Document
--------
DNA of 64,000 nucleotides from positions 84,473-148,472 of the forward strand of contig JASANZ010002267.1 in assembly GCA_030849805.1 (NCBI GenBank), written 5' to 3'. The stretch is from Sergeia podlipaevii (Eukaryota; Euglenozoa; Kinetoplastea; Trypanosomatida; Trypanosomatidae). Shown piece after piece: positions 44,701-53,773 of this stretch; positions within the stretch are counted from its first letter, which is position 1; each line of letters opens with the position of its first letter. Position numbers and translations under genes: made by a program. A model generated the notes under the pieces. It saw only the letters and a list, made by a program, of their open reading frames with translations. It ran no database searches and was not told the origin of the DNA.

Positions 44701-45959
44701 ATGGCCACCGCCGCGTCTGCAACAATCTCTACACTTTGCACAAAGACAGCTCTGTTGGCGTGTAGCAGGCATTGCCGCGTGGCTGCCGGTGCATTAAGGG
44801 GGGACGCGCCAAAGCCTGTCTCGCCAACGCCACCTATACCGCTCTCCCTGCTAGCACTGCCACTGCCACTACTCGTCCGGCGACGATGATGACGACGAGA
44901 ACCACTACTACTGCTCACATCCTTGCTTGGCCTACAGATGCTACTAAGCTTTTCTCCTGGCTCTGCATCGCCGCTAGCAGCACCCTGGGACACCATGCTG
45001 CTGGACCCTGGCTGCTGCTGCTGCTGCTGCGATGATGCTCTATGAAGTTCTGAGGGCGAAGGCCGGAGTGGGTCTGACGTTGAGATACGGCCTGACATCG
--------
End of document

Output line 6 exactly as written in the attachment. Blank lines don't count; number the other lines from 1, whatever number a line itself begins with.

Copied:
45001 CTGGACCCTGGCTGCTGCTGCTGCTGCTGCGATGATGCTCTATGAAGTTCTGAGGGCGAAGGCCGGAGTGGGTCTGACGTTGAGATACGGCCTGACATCG